In a bid to increase transparency and regulate the burgeoning number of political appointees within the government, MP Eva Abdulla of North Galolhu has tabled an amendment to the constitution. This proposal aims to grant the parliament authority over determining the composition of the government’s ministerial and appointee count for each presidential term.

The proposed amendment, targeting Article 116 of the constitution, was submitted to parliament on 12 February. It seeks to establish a framework whereby the president would retain the prerogative to outline the domains of new ministries but necessitates parliamentary approval for both the quantity of ministries and their specific mandates within seven days of their establishment. Additionally, within 14 days, the president is required to secure parliamentary consent for the number of political appointees essential for the operational needs of each ministry.

Historically, Article 116 has provided the president with the autonomy to both create ministries and define their purviews, with the caveat of parliamentary endorsement for the disclosed information on the ministries and their jurisdictional scopes. The current Mohamed Muizzu administration has come under scrutiny for forming the largest cabinet to date since taking office on 17 November 2023, comprising 22 ministers, and an alarming number of political appointments at the ministerial rank.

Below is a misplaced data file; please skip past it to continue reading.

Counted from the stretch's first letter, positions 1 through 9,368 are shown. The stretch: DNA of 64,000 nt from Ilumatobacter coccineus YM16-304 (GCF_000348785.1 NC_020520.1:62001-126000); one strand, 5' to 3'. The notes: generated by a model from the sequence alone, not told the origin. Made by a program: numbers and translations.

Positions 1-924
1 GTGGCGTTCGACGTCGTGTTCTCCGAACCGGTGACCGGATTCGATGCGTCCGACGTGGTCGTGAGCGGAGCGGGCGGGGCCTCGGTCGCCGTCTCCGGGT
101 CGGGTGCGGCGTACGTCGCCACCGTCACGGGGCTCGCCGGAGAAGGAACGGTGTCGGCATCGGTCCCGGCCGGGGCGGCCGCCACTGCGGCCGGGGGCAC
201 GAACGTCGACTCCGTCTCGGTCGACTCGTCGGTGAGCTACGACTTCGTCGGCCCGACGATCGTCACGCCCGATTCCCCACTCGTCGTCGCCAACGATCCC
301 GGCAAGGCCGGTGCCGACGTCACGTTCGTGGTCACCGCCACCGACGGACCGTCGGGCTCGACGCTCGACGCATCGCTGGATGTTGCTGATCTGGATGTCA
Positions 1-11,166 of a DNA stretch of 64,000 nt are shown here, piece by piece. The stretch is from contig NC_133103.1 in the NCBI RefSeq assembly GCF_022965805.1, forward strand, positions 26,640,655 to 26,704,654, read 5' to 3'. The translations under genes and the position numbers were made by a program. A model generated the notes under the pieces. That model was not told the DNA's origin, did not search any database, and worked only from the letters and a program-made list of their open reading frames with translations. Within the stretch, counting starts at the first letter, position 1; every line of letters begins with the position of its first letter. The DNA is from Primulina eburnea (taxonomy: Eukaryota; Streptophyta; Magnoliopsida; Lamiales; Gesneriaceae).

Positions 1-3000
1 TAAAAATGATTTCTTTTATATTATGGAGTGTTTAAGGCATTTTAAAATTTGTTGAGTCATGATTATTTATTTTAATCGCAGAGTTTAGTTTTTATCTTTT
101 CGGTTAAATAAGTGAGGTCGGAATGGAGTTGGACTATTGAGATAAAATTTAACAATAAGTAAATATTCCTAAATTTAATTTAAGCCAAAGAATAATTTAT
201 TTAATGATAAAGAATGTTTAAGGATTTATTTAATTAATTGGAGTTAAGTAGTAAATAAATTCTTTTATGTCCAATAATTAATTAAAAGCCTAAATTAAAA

The presidency has confirmed the appointment of over 300 political positions, including 22 cabinet ministers, 12 individuals at the ministerial level, and seven at the state ministerial level within the President’s Office, alongside 90 state ministers and 150 deputy ministers across various ministries. The exact tally of political directors and appointments within state-owned enterprises remains undisclosed.

This legislative initiative also underscores a broader debate on governmental efficiency and accountability, mirroring a commitment to curtail the expansive reach of political appointments. President Muizzu, despite initial promises to cap political positions to a manageable figure, faces mounting pressure to adhere to cost-cutting measures amid ongoing appointments.

The amendment represents a significant step towards reinforcing parliamentary oversight over executive decisions regarding ministry formation and political staffing, reflecting a concerted effort to balance governance efficiency with democratic accountability.